Are the savings from tort reform a myth?

Lowering the cost defensive medicine is typically touted as one of the reasons states need tort reform, but a new study led by Michael B. Rothberg of the Cleveland Clinic and published in JAMA Internal Medicine, suggests that argument may not be based in fact.

For the study, 36 hospitals completed surveys regarding their attitudes toward defensive medicine and the costs associated with it.

The researchers determined defensive medicine accounts for 2.9 percent of healthcare spending, or about $78 billion.

The study also found many procedures are for defensive purposes and legitimate diagnostic or therapeutic reasons, which may cause physicians to overestimate the prevalence of defensive medicine.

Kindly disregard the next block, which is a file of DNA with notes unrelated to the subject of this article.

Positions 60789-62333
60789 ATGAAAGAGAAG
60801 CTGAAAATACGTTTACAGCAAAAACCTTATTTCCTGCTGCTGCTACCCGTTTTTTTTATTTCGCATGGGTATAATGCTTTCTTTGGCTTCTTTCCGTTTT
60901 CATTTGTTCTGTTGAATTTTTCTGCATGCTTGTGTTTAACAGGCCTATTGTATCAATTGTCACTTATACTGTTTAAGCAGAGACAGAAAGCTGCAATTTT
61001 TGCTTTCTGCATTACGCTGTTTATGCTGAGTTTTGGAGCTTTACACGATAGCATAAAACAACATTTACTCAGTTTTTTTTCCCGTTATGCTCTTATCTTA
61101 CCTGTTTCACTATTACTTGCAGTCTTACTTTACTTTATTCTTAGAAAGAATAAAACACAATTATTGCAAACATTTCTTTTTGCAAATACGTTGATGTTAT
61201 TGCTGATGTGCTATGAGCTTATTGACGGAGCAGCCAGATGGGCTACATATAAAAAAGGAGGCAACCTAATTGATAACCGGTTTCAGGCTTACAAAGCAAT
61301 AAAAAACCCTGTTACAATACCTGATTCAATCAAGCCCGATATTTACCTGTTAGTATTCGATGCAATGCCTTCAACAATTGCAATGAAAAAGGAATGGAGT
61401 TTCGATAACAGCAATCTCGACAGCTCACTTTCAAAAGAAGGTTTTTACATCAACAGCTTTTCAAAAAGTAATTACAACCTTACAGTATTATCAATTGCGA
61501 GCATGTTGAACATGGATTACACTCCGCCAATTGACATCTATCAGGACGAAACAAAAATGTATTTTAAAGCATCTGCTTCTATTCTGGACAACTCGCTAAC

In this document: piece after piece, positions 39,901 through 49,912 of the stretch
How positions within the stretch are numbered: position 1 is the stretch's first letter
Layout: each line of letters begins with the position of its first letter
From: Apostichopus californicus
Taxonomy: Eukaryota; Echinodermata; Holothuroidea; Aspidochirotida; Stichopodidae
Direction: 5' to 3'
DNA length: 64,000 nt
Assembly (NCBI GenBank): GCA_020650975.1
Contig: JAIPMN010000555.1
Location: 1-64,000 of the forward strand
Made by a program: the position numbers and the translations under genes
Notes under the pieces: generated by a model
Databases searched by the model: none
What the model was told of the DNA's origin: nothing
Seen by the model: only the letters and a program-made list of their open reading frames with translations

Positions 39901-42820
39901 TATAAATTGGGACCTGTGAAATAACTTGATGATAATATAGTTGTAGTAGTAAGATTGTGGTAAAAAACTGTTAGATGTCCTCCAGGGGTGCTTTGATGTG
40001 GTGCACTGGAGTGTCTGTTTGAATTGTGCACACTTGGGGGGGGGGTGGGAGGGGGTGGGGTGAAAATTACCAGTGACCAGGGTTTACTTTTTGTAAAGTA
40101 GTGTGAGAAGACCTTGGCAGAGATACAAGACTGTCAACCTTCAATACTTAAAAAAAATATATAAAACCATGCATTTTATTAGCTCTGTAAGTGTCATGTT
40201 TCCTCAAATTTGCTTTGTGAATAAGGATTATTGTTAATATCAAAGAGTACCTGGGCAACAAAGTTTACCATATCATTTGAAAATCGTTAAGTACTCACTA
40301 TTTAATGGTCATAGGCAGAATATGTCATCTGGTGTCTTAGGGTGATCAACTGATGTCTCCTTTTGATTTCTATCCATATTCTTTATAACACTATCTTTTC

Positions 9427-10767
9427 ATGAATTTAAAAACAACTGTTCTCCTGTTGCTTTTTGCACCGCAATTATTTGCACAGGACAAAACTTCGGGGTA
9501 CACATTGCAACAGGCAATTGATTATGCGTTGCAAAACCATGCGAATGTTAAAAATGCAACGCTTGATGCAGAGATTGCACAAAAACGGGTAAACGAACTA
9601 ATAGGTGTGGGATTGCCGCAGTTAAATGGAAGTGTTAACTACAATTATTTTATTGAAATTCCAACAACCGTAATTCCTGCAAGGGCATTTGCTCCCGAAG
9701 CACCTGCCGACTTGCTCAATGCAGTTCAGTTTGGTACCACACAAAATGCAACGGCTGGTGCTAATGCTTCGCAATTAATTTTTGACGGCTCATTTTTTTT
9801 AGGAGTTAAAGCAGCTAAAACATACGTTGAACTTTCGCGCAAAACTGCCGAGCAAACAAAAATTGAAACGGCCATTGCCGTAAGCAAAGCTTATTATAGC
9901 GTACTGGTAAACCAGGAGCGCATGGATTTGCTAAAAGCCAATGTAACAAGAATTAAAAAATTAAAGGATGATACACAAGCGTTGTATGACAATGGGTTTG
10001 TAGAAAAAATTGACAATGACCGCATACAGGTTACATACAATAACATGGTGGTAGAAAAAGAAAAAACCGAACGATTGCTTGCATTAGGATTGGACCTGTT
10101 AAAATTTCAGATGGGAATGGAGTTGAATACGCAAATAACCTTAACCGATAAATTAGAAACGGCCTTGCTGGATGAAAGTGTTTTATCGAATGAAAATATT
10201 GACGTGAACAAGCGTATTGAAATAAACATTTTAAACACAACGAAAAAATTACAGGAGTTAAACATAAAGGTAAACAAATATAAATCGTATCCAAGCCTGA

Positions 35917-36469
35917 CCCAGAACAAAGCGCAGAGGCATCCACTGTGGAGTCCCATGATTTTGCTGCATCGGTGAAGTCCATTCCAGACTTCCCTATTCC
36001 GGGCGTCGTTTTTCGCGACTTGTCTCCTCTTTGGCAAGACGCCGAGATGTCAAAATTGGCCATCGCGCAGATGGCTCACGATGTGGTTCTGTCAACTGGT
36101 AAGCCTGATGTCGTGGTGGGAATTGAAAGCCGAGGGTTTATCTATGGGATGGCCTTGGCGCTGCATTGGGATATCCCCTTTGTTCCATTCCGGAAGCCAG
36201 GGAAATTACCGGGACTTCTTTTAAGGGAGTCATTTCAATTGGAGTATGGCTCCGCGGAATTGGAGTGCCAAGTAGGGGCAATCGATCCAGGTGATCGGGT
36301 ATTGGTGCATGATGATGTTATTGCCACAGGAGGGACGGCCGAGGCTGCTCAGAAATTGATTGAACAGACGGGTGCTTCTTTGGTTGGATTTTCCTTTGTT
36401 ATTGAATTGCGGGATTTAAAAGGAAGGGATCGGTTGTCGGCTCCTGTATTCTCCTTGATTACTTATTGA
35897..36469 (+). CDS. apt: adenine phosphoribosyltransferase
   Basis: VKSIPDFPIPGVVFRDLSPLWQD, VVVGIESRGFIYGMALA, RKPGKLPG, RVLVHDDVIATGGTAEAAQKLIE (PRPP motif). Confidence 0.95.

More articles on medical malpractice:

Medical malpractice payouts over $1M are largely caused by wrong diagnosis 
Man sues physician for listing homosexuality as 'chronic condition' in his medical record 
Settle a medical malpractice claim outside of court? It still must be reported to the NPDB 

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